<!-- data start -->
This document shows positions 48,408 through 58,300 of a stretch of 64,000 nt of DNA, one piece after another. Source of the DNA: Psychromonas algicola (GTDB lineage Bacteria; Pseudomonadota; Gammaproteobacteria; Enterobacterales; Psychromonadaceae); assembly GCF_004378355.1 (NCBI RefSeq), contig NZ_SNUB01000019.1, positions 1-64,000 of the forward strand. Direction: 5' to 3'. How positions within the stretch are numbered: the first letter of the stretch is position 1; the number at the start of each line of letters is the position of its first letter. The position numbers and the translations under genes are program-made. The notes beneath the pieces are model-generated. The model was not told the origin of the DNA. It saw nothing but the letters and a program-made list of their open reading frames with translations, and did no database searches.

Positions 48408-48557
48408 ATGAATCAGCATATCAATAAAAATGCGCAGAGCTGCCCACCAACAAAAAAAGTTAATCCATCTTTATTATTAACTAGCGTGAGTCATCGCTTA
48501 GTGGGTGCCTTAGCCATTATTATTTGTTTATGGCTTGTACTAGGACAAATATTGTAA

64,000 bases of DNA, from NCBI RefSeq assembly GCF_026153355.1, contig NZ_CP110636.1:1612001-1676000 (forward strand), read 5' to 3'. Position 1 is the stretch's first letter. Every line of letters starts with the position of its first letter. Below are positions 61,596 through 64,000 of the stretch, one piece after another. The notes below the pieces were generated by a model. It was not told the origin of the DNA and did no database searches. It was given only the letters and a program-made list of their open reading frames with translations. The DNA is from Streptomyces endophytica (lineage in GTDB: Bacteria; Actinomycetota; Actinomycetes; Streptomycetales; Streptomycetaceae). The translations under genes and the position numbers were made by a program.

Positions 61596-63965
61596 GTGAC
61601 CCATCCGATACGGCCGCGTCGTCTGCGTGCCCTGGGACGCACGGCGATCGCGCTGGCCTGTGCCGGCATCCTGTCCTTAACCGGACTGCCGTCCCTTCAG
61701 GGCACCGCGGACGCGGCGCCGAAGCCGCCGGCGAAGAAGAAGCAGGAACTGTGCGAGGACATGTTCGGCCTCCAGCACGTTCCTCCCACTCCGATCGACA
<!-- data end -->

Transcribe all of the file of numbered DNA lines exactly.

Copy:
This document shows positions 48,408 through 58,300 of a stretch of 64,000 nt of DNA, one piece after another. Source of the DNA: Psychromonas algicola (GTDB lineage Bacteria; Pseudomonadota; Gammaproteobacteria; Enterobacterales; Psychromonadaceae); assembly GCF_004378355.1 (NCBI RefSeq), contig NZ_SNUB01000019.1, positions 1-64,000 of the forward strand. Direction: 5' to 3'. How positions within the stretch are numbered: the first letter of the stretch is position 1; the number at the start of each line of letters is the position of its first letter. The position numbers and the translations under genes are program-made. The notes beneath the pieces are model-generated. The model was not told the origin of the DNA. It saw nothing but the letters and a program-made list of their open reading frames with translations, and did no database searches.

Positions 48408-48557
48408 ATGAATCAGCATATCAATAAAAATGCGCAGAGCTGCCCACCAACAAAAAAAGTTAATCCATCTTTATTATTAACTAGCGTGAGTCATCGCTTA
48501 GTGGGTGCCTTAGCCATTATTATTTGTTTATGGCTTGTACTAGGACAAATATTGTAA

64,000 bases of DNA, from NCBI RefSeq assembly GCF_026153355.1, contig NZ_CP110636.1:1612001-1676000 (forward strand), read 5' to 3'. Position 1 is the stretch's first letter. Every line of letters starts with the position of its first letter. Below are positions 61,596 through 64,000 of the stretch, one piece after another. The notes below the pieces were generated by a model. It was not told the origin of the DNA and did no database searches. It was given only the letters and a program-made list of their open reading frames with translations. The DNA is from Streptomyces endophytica (lineage in GTDB: Bacteria; Actinomycetota; Actinomycetes; Streptomycetales; Streptomycetaceae). The translations under genes and the position numbers were made by a program.

Positions 61596-63965
61596 GTGAC
61601 CCATCCGATACGGCCGCGTCGTCTGCGTGCCCTGGGACGCACGGCGATCGCGCTGGCCTGTGCCGGCATCCTGTCCTTAACCGGACTGCCGTCCCTTCAG
61701 GGCACCGCGGACGCGGCGCCGAAGCCGCCGGCGAAGAAGAAGCAGGAACTGTGCGAGGACATGTTCGGCCTCCAGCACGTTCCTCCCACTCCGATCGACA